The Fizomed (Nephromed) belt in the treatment of patients with urolithiasis undergoing extracorporal shock-wave nephroureterolithotripsy.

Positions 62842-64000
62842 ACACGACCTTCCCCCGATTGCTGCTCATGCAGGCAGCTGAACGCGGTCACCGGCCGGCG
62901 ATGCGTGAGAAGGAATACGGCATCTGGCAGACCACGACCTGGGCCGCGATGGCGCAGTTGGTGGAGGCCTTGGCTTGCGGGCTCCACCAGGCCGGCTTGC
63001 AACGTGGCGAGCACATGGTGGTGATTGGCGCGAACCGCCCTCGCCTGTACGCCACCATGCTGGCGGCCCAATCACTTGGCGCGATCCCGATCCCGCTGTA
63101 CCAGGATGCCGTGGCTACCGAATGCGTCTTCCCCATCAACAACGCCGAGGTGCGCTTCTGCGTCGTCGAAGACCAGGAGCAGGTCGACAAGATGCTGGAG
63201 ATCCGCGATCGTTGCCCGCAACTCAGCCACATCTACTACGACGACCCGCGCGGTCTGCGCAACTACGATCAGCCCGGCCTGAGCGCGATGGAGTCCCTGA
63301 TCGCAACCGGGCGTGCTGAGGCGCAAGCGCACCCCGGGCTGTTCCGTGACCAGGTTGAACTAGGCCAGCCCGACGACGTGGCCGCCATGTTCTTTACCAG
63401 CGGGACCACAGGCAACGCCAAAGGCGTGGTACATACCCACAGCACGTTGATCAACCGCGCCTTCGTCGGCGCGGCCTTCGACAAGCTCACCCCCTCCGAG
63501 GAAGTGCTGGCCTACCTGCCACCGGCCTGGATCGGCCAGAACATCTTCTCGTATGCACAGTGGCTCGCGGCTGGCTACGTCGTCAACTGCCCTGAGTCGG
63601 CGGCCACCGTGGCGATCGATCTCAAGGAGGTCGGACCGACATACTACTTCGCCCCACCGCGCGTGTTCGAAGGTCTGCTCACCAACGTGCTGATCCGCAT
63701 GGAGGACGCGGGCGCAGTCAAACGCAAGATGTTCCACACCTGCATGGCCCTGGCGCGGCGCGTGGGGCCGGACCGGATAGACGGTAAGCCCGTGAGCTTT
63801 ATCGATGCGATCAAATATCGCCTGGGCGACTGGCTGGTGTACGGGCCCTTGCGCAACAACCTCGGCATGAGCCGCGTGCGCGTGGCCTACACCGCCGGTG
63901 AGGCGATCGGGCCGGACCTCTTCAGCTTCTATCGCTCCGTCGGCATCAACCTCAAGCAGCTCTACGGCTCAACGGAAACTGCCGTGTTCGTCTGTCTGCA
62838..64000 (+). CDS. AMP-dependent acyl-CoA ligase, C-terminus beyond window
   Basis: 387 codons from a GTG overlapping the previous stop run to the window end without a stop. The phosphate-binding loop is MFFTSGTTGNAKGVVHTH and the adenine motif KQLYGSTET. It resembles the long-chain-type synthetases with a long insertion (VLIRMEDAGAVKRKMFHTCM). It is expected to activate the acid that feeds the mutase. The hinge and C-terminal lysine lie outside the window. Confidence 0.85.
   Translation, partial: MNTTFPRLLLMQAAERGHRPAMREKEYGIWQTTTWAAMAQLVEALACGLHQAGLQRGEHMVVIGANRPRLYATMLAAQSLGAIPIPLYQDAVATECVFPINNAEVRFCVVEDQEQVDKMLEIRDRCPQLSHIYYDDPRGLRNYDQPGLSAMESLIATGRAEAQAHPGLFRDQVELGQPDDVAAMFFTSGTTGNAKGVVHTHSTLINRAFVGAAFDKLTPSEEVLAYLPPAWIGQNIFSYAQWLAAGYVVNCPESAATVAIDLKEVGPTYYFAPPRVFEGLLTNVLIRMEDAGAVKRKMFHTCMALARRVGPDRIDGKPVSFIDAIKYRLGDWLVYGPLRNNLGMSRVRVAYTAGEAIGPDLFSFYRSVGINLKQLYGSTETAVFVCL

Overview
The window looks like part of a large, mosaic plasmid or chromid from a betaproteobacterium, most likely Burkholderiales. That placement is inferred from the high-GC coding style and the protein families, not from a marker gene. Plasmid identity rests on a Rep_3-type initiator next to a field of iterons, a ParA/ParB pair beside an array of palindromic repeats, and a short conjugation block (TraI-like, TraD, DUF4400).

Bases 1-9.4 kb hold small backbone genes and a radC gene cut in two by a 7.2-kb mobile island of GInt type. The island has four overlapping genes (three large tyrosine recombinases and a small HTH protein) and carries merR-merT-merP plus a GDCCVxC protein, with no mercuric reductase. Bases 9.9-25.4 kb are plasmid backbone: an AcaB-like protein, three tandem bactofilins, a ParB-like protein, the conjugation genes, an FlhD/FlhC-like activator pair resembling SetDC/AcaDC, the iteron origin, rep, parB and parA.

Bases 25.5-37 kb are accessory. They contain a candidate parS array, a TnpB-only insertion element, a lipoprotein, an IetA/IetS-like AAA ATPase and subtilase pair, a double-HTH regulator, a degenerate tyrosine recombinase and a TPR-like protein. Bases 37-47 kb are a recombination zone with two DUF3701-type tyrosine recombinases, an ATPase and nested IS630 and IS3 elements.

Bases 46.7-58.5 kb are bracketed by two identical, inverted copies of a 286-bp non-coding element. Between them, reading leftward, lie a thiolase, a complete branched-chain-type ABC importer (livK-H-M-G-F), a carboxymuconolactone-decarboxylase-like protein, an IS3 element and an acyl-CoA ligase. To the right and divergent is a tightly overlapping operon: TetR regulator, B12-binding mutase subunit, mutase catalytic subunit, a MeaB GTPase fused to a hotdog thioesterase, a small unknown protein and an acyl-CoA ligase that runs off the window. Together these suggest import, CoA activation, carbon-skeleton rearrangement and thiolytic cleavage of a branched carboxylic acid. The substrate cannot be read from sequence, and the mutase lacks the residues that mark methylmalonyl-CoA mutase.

We believe that the impact of this treatment results from the warming effect paraffin has on the skin receptors in the lumbar region that enhances kidney hemodynamics, owing to decreased vascular resistance, through reflexes exerted by the vegetative nervous system and the aforementioned spinal centres. Study evidence supports this point of view. We carried out ultrasonic angiography including renal blood flow assessment using an ultrasonographic system that worked in the colour Doppler and energy mapping regimen. Resistivity (Ri) and pulsatility (Pi) indices were measured in the impulse Doppler regimen. Doppler sonography was performed prior to Fizomed (Nephromed) belt wearing, and then at 2-3 days, 9-10 days, and 2-3 months. Immediately before the paraffin-containing Fizomed (Nephromed) belt was put on, renal hemodynamics were evaluated in 50 patients with urolithiasis. In patients without urodynamic alterations, pulsatility and resistivity measures were somewhat increased, being 1.1+0.02 and 0.66+0.04, respectively /P>0.05/, which is indicative of minor deterioration of renal hemodynamics. In those with impaired urodynamics (manifest as pyeloectasia), Ri and Pi values were significantly higher, being 1.23+0.05 and 0.72+0.04, respectively. These values demonstrate impaired renal hemodynamics in patients with urolithiasis complicated by urodynamic disturbances. As the study results have demonstrated, urodynamic disturbances result in impaired renal hemodynamics, whereas hemodynamic alterations lead to deterioration of urodynamic changes in the upper urinary tract, which predispose to the development of inflammatory complications of urolithiasis. The bottom-line is that the most important objective of the treating physician should be to bring renal hemodynamics back to normal and to recover adequate evacuation of urine from the calicopelvic system. This can be achieved with the use of the Fizomed (Nephromed) belt, which, inducing skin receptors of the lumbar region, helps decrease vascular tension and improve blood circulation in the kidney. Both pelvic and ureteral hemodynamics are naturally normalized, thanks to the specific anatomy of the blood flow in the kidneys and upper urinary tract. Remitting the spastic state of the pelvicoureteral segment of the urinary system brings urine passage from the kidney pelvis back to normal and relieves the pain attack. The Fizomed (Nephromed) belt helps increase urinary excretion in the kidneys through normalization and improvement of blood afflux to the renal nephrons. The enhanced diuresis improves contractile activity in the ureter and renal pelvis. Ureteral contraction frequency in these cases, based on data obtained on roentgenourotelescopy, can be as high as 4-5 per minute (normal range - 2-3), which indirectly confirms the more active blood flow in the kidney. The positive impact of the Fizomed (Nephromed) belt on renal hemodynamics is supported by Doppler ultrasonography results obtained after extracorporal shock-wave lithotripsy. As early as on day 2 or 3 of belt wearing in pyeloectasia, pulsatility and resistivity measures were decreased with statistical significance in patients with postoperative hemodynamic impairment: from 1.59 0.06 and 0.8 10.03 to 1.15 0.07 and 0.69 0.03, respectively. By the tenth day, the corresponding values had become 1.12 0.05 and 0.67 0.04.